ISSUE ADVISORY – Order Seeks Fair Pay and Safe Workplaces for Federal Employees
By Jessi K. Axe, NOW Government Relations Intern
August 25, 2015
Federal Contractors Fail Workplace Standards – Each year, the U.S. government sends $500 billion in taxpayer dollars to private companies to provide the goods and services; these contractors employ 22 percent of the U.S. workforce. The Department of Labor (DOL) estimates that there are roughly 24,000 businesses with federal contracts, employing 26 million workers.
In July of last year, the Obama administration issued the Fair Pay and Safe Workplaces Executive Order, which seeks to increase transparency about federal contractors’ violations of labor laws and hold contractors accountable by considering past violations. Formal comments, including ones from NOW, about this important Executive Order were submitted in late August to the DOL.
Most federal contractors do follow the rules when it comes to hiring, compensation, workplace conditions and other requirements for employers. But a substantial number of federal contractors currently disregard safety and health laws, deny overtime pay and discriminate in hiring and pay. These practices harm many employed by federal contractors – including millions of women – and without this executive order our tax dollars would go to repeat labor violation offenders. Very simply, what this means is that company owners and managers are highly compensated – with public dollars – while they cheat hard-working employees out of decent wages and sometimes risk employees’ health and safety.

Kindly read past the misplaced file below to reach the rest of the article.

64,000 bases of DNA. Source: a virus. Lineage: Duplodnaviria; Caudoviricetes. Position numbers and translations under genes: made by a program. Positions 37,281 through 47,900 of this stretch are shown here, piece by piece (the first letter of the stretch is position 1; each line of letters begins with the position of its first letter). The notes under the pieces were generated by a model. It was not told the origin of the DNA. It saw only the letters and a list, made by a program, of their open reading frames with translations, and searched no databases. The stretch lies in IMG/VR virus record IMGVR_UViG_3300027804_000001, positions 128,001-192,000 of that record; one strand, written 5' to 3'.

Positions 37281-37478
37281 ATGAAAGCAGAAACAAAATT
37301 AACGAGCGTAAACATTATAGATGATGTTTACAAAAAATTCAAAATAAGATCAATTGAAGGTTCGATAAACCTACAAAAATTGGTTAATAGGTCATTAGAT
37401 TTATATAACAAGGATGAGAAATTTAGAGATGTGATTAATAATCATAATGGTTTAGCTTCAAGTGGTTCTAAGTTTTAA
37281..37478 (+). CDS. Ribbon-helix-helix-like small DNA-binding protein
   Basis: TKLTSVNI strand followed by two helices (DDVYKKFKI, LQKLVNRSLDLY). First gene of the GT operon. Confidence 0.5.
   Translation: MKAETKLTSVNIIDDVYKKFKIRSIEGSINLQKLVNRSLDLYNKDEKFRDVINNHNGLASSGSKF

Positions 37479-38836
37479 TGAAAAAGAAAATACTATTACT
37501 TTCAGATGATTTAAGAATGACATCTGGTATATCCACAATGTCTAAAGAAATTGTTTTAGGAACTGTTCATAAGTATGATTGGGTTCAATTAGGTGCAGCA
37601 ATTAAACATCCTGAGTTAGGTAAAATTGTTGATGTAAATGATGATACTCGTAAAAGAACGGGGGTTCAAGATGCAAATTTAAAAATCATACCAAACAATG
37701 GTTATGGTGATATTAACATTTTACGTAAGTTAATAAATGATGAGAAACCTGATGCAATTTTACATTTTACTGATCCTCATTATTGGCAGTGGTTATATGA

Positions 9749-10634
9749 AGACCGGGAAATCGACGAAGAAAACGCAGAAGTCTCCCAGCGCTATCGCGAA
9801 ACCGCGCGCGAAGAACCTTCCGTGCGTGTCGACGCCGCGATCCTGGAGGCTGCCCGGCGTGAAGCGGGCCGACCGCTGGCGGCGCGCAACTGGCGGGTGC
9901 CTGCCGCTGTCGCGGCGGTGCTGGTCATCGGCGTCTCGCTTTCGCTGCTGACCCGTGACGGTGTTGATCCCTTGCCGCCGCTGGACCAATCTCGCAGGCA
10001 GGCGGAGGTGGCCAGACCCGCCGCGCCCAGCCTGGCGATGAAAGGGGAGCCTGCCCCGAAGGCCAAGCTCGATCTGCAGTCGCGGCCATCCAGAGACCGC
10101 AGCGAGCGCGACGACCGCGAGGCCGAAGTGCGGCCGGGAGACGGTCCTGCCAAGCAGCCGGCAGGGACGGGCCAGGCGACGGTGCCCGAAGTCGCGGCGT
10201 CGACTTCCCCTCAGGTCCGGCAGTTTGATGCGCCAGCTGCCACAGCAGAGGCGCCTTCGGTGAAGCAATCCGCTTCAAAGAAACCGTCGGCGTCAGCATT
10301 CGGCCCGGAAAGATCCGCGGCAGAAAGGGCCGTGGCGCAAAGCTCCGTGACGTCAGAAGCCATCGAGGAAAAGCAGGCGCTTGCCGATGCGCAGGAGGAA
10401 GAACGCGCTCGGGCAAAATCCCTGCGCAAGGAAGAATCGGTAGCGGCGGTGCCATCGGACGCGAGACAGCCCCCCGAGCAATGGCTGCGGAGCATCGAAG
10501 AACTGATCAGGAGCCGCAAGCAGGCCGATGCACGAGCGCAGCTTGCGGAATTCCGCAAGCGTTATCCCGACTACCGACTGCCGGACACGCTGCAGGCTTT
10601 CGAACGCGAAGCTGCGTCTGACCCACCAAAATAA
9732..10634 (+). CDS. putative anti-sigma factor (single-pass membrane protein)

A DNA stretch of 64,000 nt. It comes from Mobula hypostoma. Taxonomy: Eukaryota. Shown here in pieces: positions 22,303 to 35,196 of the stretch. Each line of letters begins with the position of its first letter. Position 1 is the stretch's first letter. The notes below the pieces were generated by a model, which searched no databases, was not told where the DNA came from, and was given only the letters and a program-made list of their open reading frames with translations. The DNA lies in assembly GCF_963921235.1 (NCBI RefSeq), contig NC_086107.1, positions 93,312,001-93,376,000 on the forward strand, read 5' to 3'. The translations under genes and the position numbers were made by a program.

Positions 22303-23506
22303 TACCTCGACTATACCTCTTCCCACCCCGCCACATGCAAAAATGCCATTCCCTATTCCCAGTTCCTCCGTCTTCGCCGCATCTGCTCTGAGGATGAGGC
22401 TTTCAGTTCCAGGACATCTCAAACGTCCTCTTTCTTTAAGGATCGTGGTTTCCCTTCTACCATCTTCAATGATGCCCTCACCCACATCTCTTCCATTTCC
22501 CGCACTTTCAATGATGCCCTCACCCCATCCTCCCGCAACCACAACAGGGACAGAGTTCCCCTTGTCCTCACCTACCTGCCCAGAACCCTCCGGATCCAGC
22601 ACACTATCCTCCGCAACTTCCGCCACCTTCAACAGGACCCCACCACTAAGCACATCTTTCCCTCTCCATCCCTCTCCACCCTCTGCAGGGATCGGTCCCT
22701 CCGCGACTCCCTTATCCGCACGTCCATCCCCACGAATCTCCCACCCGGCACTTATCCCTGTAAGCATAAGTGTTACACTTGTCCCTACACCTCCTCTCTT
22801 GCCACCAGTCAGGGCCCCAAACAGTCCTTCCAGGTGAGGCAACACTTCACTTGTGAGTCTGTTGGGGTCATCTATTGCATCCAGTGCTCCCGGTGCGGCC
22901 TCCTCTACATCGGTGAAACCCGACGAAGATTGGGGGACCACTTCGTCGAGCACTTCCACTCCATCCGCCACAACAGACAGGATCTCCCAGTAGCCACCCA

Federal Contract Employees Suffer Low Pay – Despite the fact that many of the federal contracts are large, multi-million dollar agreements, not all contractors pay fair wages. One in five federal contract workers earns less than is needed to support a family of four without falling into poverty. Women are 76 percent of workers in the 10 largest low-wage job categories and suffer a 10 percent wage gap. This executive order will help to protect women working in low-wage jobs under federal contracts by incentivizing contractors to treat their workers fairly. In addition, the order would ensure that individuals who believe their civil rights have been violated or that they have been victims of sexual assault or harassment can have their day in court.
Employers that engage in business with the federal government have moral and ethical obligations, befitting the standards of the federal government, to abide by the law and treat workers with respect, dignity, and fair wages. The Fair Pay and Safe Workplaces Executive Order will ensure that companies applying for federal contracts have every incentive to comply with federal labor and employment laws.